Live Review

June of 44 / A Broken Sail / Kodiak Empire @ The Brightside

Weeknight shows, particularly those falling late in the week, can be a frustrating, tiring affair. Occasionally though, a band or artist comes along that makes the lack of sleep worthwhile, June of 44 are one such band. Despite playing to a criminally small, but highly appreciative crowd, the band put on a hell of a show. Joining the band on support were Brisbane’s Kodiak Empire and Sydney’s A Broken Sail.

Kodiak Empire appear to be generating some momentum around Brisbane, securing support slots for artists such as Mono and We Lost the Sea. Producing a pop-prog of sorts that falls somewhere between Incubus and Thirty Seconds to Mars, they seemed slightly out of place on the bill. Regardless, the group gave their all during their thirty-minute time slot, performing to the handful of people that showed up early enough to catch both supports.

A Broken Sail’s Bandcamp page describes the group as; “No words, no voice. Tempos crawling, tube driven tones and a slow focus.” Live, the group more than live up to this mission statement, whilst managing to sound much bigger and more dynamic than on record. A Broken Sail’s ambient post-rock is easy to get lost in, particularly at a live volume when intricacies not heard on the album are more apparent. Their glacial pace proving a perfect forerunner, and juxtaposition, to the June of 44’s energy and intensity.

June of 44 features a who’s who of nineties post-hardcore and math rock heavyweights, including former members of, among others, Hoover, Rodan, Lungfish, The Shipping News and Codeine. Their last Australian tour was in 1999, in support of the album Anahata, with the group breaking up shortly after.

Comprising Jeff Mueller on guitar and vocals, Sean Meadows, also guitar and vocals, Fred Erskine on bass and Doug Scharin on drums, June of 44 reconvened in 2018 for some short American tours and have been touring sporadically since. Revisionist: Adaptations & Future Histories in the Time of Love and Survival, an album of re-recorded and remixed songs came out in 2020. Future releases containing new music are highly anticipated but not confirmed.

Performing for a little over an hour and half, the band were tight, delivering an ardent performance despite the thirty-five-degree Brisbane heat and the Brightside’s struggling air conditioner. Serious about their music, there was minimal talk between songs. Across the thirteen song setlist, the group ensured no major entry in their back-catalogue was ignored, with the bulk of the set consisting of songs from their first and last studio albums.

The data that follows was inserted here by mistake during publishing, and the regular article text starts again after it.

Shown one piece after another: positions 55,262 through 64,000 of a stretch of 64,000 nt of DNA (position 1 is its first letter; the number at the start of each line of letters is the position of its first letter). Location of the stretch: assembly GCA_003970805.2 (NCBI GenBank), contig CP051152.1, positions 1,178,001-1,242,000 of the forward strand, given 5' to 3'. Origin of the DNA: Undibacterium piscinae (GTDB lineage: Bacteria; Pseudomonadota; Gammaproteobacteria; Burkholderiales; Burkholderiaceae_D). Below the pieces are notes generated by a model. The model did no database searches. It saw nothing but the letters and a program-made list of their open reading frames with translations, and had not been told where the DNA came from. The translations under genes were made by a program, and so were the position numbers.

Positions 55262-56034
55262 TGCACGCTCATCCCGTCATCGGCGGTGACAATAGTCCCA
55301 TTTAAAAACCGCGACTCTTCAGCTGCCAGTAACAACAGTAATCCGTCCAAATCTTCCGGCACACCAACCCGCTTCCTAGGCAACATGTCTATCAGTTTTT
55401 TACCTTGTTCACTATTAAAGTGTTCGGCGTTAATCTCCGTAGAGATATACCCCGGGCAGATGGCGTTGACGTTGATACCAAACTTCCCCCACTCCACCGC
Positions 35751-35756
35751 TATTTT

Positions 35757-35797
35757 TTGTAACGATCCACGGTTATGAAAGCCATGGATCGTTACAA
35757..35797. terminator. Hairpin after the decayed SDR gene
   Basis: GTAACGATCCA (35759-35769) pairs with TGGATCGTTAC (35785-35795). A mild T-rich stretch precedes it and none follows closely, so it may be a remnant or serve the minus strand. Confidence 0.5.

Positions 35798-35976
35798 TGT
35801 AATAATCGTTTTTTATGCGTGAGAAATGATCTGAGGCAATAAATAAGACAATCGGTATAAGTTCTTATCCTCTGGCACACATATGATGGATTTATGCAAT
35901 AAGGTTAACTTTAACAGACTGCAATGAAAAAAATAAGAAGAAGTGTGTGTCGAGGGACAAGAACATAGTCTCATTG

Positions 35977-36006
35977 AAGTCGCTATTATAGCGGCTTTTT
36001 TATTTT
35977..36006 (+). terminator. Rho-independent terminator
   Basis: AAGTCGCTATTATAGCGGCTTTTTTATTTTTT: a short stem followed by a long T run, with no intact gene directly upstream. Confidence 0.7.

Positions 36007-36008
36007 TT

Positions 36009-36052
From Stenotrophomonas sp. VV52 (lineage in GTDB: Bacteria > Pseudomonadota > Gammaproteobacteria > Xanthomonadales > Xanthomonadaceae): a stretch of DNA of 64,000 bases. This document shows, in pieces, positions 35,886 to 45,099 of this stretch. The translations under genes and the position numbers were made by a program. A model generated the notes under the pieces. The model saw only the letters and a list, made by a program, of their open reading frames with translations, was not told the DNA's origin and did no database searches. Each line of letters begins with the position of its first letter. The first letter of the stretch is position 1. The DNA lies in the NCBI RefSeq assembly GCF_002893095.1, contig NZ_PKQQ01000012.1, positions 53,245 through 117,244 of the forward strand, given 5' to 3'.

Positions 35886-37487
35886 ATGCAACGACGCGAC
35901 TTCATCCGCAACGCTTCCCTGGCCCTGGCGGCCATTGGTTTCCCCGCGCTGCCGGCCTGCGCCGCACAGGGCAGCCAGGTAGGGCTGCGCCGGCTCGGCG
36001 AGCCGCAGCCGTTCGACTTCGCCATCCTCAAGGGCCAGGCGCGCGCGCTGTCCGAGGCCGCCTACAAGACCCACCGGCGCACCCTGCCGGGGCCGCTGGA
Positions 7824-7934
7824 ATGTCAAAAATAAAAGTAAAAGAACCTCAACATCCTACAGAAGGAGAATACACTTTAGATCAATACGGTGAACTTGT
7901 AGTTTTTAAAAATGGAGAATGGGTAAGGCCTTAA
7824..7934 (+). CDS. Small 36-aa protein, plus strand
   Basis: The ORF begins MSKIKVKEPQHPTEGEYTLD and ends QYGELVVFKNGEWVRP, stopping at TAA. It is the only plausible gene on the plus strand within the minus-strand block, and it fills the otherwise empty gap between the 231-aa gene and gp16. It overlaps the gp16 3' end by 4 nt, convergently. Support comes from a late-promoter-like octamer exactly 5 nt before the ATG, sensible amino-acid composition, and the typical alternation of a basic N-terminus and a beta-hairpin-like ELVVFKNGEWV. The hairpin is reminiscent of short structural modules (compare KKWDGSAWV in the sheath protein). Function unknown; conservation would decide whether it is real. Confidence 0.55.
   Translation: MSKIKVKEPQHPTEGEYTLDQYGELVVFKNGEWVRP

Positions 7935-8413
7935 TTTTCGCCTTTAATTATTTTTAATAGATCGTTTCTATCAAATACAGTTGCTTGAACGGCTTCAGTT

Opening with Does Your Heart Beat Slower? off 1998’s Four Great Points the band upped the ante with each song. Building to the one-two punch of Anisette, the only track from sophomore album Tropics and Meridians, and a particularly intense Have a Safe Trip Dear, from 1995’s Engine Takes to Water, the latter providing one of the show’s highlights.

Suntiki, the one unreleased, and assumedly new song, bolsters hopes that new June of 44 material may soon be forthcoming. Sounding obviously different due to its loose, improvised feel, Suntiki stuck out like a sore thumb compared to the tautness of the rest of the set. An obvious standout and highpoint of the night, if not just for its unfamiliarity, but as evidence that the band are once again writing and performing new material.

After finishing the set with Escape of a Levitational Trapeze Artist, the group returned for a brief encore. Submitting to the audience’s request they delivered an urgent rendition of Sharks and Sailors, from their 1996 EP Anatomy of Sharks, before ending the night with Engine Takes to Water’s closing track, Sink is Busted.

An entire generation has come of age since June of 44's previous tour and subsequent breakup. Given the lack of any truly new studio material, an Australian tour was unexpected to say the least. Despite performing to a shockingly small crowd, the group were in fine form, delivering an intense and enthusiastic performance, featuring tracks from across their entire discography. Those in the audience, most witnessing the band for the first time and appreciating they are unlikely to return, revelled in the opportunity to see such an iconic and influential group, still performing at the peak of their power.

- Nick Stephan.


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